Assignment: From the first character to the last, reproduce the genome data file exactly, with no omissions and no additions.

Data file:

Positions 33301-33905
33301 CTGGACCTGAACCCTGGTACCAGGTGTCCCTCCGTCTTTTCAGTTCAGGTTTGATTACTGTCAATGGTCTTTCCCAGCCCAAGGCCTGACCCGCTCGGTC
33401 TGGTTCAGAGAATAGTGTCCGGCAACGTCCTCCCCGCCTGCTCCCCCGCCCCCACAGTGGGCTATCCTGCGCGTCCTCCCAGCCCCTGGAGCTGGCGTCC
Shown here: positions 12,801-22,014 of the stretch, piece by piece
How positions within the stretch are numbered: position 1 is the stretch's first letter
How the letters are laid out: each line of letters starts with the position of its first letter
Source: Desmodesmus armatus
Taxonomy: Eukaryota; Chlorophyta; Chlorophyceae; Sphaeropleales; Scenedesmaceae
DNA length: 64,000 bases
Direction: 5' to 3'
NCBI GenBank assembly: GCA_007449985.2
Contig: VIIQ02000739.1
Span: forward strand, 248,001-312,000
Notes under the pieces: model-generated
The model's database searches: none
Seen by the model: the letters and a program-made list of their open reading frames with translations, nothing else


Positions 33301-33905
33301 CTGGACCTGAACCCTGGTACCAGGTGTCCCTCCGTCTTTTCAGTTCAGGTTTGATTACTGTCAATGGTCTTTCCCAGCCCAAGGCCTGACCCGCTCGGTC
33401 TGGTTCAGAGAATAGTGTCCGGCAACGTCCTCCCCGCCTGCTCCCCCGCCCCCACAGTGGGCTATCCTGCGCGTCCTCCCAGCCCCTGGAGCTGGCGTCC
Shown here: positions 12,801-22,014 of the stretch, piece by piece
How positions within the stretch are numbered: position 1 is the stretch's first letter
How the letters are laid out: each line of letters starts with the position of its first letter
Source: Desmodesmus armatus
Taxonomy: Eukaryota; Chlorophyta; Chlorophyceae; Sphaeropleales; Scenedesmaceae
DNA length: 64,000 bases
Direction: 5' to 3'
NCBI GenBank assembly: GCA_007449985.2
Contig: VIIQ02000739.1
Span: forward strand, 248,001-312,000
Notes under the pieces: model-generated
The model's database searches: none
Seen by the model: the letters and a program-made list of their open reading frames with translations, nothing else